The stylist, sensing that I wasn't really feeling the dress, said "you're not really feeling that dress, are you?" and sent me back in to try on a drapey and somewhat complicated black thing with a slip. When I came out she fastened a belt around it just under my boobs because an empire line is good for me as it's the narrowest part of me. No, actually my waist is. It's right there just above my belly button. I mean, I know it's not as small as other people's but it's still a waist. Is what I said. In my head only. Because apparently I was feeling very intimidated in this environment. The drapey black thing looked okay but I couldn't help feeling it was all in an effort to AVOID THE STOMACH AT ALL COSTS. Tulip came out again in another cute dress (with a waist) looking chic and effortless.

I tried on three more outfits. One enormous batwing-sleeved thing that, though very stylish, made me feel even more like the agenda was "hide the awfulness of this women's body from the eyes of the innocent public". I was told that I should wear heels and my hair up with it to "add height". I'm sorry, but if you have to rely on shoes and hair to make an outfit work, it probably actually doesn't. I then got put in a large floaty orange weather balloon. On the upside, according the stylist this is definitely a colour I can wear; I now also know that I really don't want to unless it has reflector strips and I'm wearing it because I'm biking at night. Last up was another cute little dress with an actual waist but which I knew at a glance was the wrong size. After wriggling into it and out of it again, I handed it out the door of the cubicle explaining that wearing it felt like my boobs were under house arrest.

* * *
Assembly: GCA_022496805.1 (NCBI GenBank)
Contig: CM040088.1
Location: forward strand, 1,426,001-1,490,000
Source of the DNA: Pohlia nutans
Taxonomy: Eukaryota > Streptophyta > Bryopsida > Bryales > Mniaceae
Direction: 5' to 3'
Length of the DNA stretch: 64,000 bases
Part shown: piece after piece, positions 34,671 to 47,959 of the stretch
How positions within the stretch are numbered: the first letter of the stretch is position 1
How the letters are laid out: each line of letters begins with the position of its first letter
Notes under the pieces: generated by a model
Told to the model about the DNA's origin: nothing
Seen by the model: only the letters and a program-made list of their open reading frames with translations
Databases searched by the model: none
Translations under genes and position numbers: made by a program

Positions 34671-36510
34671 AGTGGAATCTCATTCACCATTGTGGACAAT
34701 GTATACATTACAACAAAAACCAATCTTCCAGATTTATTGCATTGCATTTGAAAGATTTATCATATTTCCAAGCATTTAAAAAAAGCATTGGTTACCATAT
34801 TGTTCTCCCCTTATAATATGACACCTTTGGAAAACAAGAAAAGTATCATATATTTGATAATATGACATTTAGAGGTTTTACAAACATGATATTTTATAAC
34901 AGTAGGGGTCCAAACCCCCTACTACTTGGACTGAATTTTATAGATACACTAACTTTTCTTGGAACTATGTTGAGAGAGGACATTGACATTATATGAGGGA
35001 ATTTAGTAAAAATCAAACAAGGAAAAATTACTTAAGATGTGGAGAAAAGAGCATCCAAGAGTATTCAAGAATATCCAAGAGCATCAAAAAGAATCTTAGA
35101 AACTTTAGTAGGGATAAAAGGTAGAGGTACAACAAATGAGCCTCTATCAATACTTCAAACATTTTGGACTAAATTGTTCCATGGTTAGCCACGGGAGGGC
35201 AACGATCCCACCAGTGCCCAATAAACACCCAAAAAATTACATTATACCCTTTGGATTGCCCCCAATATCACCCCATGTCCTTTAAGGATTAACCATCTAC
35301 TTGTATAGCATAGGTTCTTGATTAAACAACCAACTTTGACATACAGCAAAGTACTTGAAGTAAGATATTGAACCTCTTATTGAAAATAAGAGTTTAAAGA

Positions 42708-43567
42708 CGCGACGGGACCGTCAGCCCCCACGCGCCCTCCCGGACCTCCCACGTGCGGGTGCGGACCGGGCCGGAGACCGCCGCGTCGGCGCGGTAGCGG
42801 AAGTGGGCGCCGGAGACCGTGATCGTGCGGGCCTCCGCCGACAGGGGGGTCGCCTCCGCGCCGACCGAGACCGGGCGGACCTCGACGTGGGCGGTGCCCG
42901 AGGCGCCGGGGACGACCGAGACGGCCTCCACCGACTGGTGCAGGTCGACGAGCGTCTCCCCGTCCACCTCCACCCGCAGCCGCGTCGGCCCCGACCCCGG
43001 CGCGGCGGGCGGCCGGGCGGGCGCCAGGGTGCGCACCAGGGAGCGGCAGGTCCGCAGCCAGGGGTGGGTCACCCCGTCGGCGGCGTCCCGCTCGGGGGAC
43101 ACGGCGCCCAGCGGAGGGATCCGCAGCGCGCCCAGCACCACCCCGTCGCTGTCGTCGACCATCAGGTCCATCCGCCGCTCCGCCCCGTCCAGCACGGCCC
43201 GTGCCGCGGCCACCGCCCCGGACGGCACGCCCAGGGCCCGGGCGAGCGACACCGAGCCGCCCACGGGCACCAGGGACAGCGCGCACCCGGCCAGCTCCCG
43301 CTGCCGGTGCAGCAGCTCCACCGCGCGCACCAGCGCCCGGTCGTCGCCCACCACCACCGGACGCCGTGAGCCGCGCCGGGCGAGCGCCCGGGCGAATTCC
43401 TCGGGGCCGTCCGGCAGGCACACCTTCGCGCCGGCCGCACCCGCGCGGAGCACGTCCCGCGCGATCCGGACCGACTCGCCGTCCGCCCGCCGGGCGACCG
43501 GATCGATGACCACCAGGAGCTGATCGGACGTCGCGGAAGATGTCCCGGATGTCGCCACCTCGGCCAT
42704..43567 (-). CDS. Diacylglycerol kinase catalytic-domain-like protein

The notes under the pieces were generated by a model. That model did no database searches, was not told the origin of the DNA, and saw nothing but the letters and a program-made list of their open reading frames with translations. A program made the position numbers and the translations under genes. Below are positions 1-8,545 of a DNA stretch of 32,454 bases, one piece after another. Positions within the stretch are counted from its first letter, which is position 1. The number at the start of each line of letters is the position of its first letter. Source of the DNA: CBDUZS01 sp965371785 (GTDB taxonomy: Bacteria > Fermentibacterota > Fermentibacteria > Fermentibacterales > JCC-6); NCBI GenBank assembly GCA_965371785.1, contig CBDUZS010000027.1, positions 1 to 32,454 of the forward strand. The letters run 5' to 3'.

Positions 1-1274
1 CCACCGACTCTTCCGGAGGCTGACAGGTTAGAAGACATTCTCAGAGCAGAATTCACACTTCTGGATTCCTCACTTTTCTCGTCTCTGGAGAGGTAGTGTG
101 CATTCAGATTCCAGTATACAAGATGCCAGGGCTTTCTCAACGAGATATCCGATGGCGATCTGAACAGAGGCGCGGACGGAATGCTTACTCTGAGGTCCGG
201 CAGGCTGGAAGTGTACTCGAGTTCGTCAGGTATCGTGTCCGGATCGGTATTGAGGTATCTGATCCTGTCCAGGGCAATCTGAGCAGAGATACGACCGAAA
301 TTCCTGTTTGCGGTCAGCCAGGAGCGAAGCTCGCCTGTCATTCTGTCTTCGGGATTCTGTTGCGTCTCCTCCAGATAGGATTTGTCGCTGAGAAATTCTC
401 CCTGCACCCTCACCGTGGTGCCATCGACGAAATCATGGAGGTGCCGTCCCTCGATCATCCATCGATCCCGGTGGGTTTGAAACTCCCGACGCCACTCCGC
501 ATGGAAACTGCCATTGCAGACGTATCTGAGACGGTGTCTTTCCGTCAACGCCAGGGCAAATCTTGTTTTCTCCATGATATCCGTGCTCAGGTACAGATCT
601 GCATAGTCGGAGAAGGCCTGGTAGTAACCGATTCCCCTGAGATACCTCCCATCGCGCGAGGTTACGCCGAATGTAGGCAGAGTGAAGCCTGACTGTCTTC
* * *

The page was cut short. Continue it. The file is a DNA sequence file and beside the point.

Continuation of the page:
And then we had to go through the awkwardness of extracting ourselves from the store from which we were clearly not going to be buying anything and saying thank you for her time etc when all the while my inner voice is screaming "can we please be done with this torture now? Is it too early to have a wine?" As Tulip described it later, the pressure and expectation that we would buy something as a result of all this effort was a bit like being at a Tupperware party for one.

So this was my first experience being "styled" and I have to say I have a new-found sympathy for every person who's ever been Trinny and Susannahed. But I also have to take a good long look at my own insecurities, which I'm sure came into play here. If I hadn't been as uncomfortable and lacking in confidence I think I could have engaged with the stylist a bit more and guided her toward things I would actually wear; instead I let my lack of confidence get the better of me. If I ever find myself in this situation again, I will stand up for my neglected waist.

Have you ever been dressed or styled by someone else before and is it always this awkward? Do stylists actually know what they're talking about?